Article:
U.S. Pending Home Sales Up from a Year Ago
Nationwide, the number of purchase contracts in July 2011 increased 14.4% from the same month in 2010. This update comes from the new Pending Home Sales Index released by the National Association of Realtors (NAR) at the end of August.
In the Midwest, pending home sales jumped 18.8% from July 2010—the second-largest year-over-year regional improvement reported by the index (the West had the biggest gains). It also had the most miniscule month-to-month decline at a less-than-one-percent decrease from June 2011 to July 2011. Overall, pending sales for the country are down 1.3% for the month.
The index is a good indicator of how many people wish to buy homes in various regions of the country. However, it only tracks the number of signed purchase contracts—offers that have been made and accepted—not actual sales that have come to fruition. So the index reveals there are more buyers showing intent to purchase properties this July than last July, especially in the Western and Midwestern parts of the nation.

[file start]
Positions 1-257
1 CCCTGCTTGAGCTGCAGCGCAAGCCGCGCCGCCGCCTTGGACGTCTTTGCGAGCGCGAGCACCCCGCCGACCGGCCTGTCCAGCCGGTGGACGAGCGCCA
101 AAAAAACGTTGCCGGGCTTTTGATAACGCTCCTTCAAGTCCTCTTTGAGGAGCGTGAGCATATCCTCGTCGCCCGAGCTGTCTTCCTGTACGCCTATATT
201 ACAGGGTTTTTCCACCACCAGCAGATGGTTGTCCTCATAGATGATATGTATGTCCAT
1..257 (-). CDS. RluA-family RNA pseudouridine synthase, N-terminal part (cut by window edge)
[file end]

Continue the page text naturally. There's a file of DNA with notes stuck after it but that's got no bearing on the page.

Home prices did better in the early part of the summer throughout much of the country according to the latest index from Standard & Poor’s/Case-Shiller. There were price increases from May to June in all but one city monitored by the S&P/Case-Shiller index. Of these metropolitan centers, Chicagoexperienced one of the largest month-over-month home value recuperations, along with Minneapolis, Boston and Washington.
The NAR expects to see significant improvements in the housing market next year. Its forecast for 2012 includes a 2.5% median price increase for existing homes, an 18.2% rise in sales of new single-family homes, and price gains fornew homes of 2.8% this year and 3.7% the following year.
While NAR’s chief economist believes the current buyer activity is good for a real estate recovery, there is still “a question of lending standards and consumers having the necessary confidence to enter the market.” With record-setting home affordability, historic-low mortgage interest rates and soaring rent prices, it is easy to make a case for homeownership. However, it will take some time to know whether the boost in pending home sales translates to closed deals and more homes sold.